Always listen with particular criteria in mind, for example, is the delivery good, do the main points make sense, is the language register appropriate. And try to listen only for one or two of these criteria, and not always all of them at once.
    It’s also useful because most students make similar, and a limited number of types of, mistakes. So the person you’re listening to probably has some of the same interpreting problems as you.
    Obviously simultaneous interpreting can and should also be practised alone from recorded material (and with a dictaphone to record yourself), consecutive also if needs must, but the reactions of others, and the opportunity to listen to their work yourself are invaluable. 

Source: Heine 2000: 223 

A.13    Be a listener

The temptation with simultaneous is for lots of people to interpret the same speech, and noone to listen to the interpreting. Resist it! Don’t everyone go into the booths and interpret just because booths are free. Listeners may listen to only the interpreter, or to the interpreter and original speech simultaneously, both are valid and useful exercises.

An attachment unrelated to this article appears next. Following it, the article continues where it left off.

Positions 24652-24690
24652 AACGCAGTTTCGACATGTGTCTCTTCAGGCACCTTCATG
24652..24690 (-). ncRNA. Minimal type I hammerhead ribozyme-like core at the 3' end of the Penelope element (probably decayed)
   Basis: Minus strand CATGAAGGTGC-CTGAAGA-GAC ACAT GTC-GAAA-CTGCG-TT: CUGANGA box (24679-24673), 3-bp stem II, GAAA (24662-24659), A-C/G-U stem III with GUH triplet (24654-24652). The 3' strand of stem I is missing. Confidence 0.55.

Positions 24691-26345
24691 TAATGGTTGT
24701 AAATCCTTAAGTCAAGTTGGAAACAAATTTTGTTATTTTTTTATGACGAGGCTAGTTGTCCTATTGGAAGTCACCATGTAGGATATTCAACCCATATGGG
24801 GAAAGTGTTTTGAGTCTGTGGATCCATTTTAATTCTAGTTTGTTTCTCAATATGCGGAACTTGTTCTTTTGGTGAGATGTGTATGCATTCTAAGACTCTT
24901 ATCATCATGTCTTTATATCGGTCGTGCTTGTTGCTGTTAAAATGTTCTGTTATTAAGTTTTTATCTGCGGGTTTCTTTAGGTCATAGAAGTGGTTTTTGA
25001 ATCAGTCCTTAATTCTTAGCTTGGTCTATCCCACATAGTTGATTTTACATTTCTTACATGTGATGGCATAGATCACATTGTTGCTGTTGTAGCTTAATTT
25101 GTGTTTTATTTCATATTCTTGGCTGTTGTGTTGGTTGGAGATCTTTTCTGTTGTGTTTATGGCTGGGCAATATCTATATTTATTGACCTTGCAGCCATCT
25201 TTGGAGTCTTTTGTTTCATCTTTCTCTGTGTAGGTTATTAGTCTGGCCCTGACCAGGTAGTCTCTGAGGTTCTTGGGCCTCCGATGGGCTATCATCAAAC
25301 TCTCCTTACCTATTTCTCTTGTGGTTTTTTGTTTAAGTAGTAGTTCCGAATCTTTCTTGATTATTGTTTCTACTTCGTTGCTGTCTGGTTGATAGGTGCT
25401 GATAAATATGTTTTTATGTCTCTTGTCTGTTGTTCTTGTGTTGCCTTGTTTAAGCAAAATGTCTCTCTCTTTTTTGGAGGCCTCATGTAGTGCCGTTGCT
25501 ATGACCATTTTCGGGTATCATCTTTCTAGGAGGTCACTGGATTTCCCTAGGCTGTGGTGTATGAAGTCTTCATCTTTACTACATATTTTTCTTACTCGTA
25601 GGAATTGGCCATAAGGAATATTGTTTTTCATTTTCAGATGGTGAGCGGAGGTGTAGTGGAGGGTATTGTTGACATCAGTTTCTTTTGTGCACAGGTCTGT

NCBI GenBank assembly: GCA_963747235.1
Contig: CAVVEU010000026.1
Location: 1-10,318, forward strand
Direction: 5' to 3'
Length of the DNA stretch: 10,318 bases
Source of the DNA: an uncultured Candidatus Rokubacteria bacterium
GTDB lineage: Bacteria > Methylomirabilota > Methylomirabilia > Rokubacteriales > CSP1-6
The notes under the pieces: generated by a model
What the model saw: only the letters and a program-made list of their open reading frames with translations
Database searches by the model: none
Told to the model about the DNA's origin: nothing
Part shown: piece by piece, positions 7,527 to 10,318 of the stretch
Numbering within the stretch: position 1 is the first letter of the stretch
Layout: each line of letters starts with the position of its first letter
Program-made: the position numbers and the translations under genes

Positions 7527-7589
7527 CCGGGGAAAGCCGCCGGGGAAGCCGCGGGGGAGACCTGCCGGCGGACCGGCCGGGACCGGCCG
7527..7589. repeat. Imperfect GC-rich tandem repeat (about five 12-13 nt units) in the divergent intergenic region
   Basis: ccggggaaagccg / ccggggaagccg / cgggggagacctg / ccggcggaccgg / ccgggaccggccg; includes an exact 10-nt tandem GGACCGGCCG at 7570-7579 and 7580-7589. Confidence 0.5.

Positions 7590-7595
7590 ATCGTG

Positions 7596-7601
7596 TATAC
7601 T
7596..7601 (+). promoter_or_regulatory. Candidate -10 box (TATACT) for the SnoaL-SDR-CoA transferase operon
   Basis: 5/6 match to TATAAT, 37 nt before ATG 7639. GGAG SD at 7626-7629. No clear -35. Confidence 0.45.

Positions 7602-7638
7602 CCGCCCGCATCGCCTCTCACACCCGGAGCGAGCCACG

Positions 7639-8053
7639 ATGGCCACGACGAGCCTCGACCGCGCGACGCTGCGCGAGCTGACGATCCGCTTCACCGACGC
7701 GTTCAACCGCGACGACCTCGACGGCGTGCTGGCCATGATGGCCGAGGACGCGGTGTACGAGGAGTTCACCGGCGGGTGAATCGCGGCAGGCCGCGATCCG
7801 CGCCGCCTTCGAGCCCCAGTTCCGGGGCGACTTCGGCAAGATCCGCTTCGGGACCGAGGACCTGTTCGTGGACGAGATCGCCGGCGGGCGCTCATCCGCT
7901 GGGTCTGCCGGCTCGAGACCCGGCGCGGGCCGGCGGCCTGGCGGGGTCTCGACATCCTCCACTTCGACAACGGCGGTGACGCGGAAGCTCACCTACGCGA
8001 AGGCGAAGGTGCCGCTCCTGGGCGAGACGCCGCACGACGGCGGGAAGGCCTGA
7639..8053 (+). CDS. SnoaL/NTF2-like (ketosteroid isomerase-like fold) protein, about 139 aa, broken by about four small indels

A.14    Work with listeners who need interpretation

 Very often we practise with people who have the same language combination as we do. And that means that their assessment of your interpreted version of a speech is influenced by their knowledge of the source language and/or their understanding of the original speech. That’s often very useful of course, but you need not always work with a listener who understands the source language. 
It is very useful to have a ‘real” listener who ‘needs” the interpreter to understand the speech. Afterwards ask them simply, if they understood what was being said. Their questions about what was not clear are often extremely helpful in highlighting the major problem areas, as opposed to minor errors that listeners who understand both the source and the target languages tend to highlight.

A.15    Get non-interpreters involved

You needn’t work only with your classmates.  Other people, family, friends, anyone who can be roped into listen will do. These listeners will often be more demanding and perhaps perceptive in their analysis of your work than you. At the very least they will offer a different point of view on it. Whether it’s fellow students or other people who are listening, the fact of having someone listen to you is important. Interpreting is about communicating between people, something one can forget when practising from recorded speech after recorded speech alone.